July 30, 2021
Mohammad Hassan Najafi, Morteza Taheri,Majid Reza Mokhtari,Ali Forouzanfar, Fateme Farazi, Mona Mirzaee, Zahra Ebrahiminik, and Reza Mehrara Dental Research Journal
Comparative study of 0.2% and 0.12% digluconate chlorhexidine mouth rinses on the level of dental staining and gingival indices
Journal Source : https://www.ncbi.nlm.nih.gov/p...
Date Published: May - June 2012
Periodontal disease and caries are the most prevalent infectious oral diseases in human, where both are associated with dental plaque. The removal of plaque is the main key of prevention and the first step in treatment of periodontal disease and one of which is through chemical agents.
chlorhexidine (CHX) as a gold standard appears to be the most effective antimicrobial agent for reduction of both plaque and gingivitis. Its effectiveness can be attributed to it bactericidal and bacteriostatic effects within the oral cavity (8 h after rinsing).
However, the adverse-effects of CHX limit the long-term use of this antiseptic agent and include taste alteration, excess formation of supragingival calculus, soft-tissue lesions in young patients, allergic responses, and staining of teeth and soft tissues.
Chlorhexidine is available in concentrations between 0.1% to 0.2%. Studies are somewhat contradicting because it was shown that plaque inhibition by chlorhexidine is dose dependant and other studies reported that both concentrations are equally effective.
The aim of this study was to compare the efficacy of two concentrations of chlorhexidine solutions (0.12% and 0.20%) on gingival indices and the level of dental staining during 14 days.
Materials and Methods
A randomized, cross-over, double blind design was chosen in order to generate the best possible evidence. 60 patients aged 17–56 years with history and existing gingivitis and bleeding on probing were randomly selected from whom referred to Periodontology Department of Dental Clinic of Mashad University. Patients with attachment loss or bone loss, history of periodontitis, use of medicines that may cause gingival overgrowth, pregnant, drug addicted, r any systemic condition that could negatively influence oral health have been excluded from the study. Plaque Index, Gingival Index, Bleeding Index, Stain Index were the parameters used to examine each patient before and after the study.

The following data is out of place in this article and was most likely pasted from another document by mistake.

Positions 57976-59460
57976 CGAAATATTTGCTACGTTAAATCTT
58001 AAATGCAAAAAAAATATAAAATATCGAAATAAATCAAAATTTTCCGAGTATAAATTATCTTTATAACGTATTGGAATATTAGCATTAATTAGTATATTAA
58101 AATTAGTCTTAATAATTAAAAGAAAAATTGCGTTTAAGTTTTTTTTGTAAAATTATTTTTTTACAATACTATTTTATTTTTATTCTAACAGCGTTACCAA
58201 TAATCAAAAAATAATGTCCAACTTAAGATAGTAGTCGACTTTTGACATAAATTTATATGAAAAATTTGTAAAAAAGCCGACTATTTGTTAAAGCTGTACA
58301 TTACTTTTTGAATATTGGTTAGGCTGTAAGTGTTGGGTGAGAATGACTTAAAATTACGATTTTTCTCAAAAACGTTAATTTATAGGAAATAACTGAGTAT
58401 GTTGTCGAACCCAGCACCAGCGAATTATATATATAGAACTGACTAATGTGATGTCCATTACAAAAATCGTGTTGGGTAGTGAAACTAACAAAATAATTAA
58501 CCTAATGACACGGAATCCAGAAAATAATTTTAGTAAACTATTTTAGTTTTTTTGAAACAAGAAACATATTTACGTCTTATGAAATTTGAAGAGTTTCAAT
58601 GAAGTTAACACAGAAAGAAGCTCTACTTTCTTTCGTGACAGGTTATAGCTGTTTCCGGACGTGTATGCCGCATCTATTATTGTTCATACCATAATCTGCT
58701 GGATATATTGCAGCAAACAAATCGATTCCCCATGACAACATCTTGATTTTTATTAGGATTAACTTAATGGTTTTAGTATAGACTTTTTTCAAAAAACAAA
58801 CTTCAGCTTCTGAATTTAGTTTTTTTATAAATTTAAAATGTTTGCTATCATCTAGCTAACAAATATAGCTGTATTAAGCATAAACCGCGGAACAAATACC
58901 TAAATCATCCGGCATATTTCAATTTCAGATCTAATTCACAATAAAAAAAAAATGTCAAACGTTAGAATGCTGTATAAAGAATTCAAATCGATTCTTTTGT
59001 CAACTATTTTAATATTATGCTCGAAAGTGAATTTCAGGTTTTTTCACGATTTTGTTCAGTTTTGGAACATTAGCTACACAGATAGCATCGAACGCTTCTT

Each patient were handed out coded bottles of CHX 0.12%, 0.20% and placebo. Patients were asked to rinse their mouthwash twice daily after brushing for 2 weeks.
In the day 14 all the mentioned clinical parameters were re-assessed by one trained experienced examiner under standard dental office and light source conditions.
The mean difference of Plaque index and gingival index before and after the examination period for both groups rinsed CHX (0.2% or 0.12%) was statistically higher than the placebo group. However, no statistically significant differences were observed between both chlorhexidine concentration regimes.
For gingival bleeding index, the mean difference of the group that rinsed 0.2% CHX was 24.157 that is significantly higher than 0.12% CHX group (13.672) and placebo group (0.020)
Results showed that after 14 days taking CHX the dental staining area and intensity increased significantly in comparison with the placebo group). Significance difference was seen between 2 CHX concentration so that the 0.2% CHX caused much more staining on the teeth than 0.12% CHX
In this study, there were found no significant differences between 0.2% and 0.12% CHX mouth rinses in term of PI and GI that is similar to the results of previous studies. GBI was also found to be decreased significantly more by CHX 0.2% than 0.12% CHX. In term of dental staining index, lower concentrations of CHX induce significantly less dental staining
Based on the results of this study, we can conclude that the lower concentrations of CHX should be prescribed, decreasing side effects, since higher concentrations do not seem to be more effective in controlling dental plaque and gingivitis.
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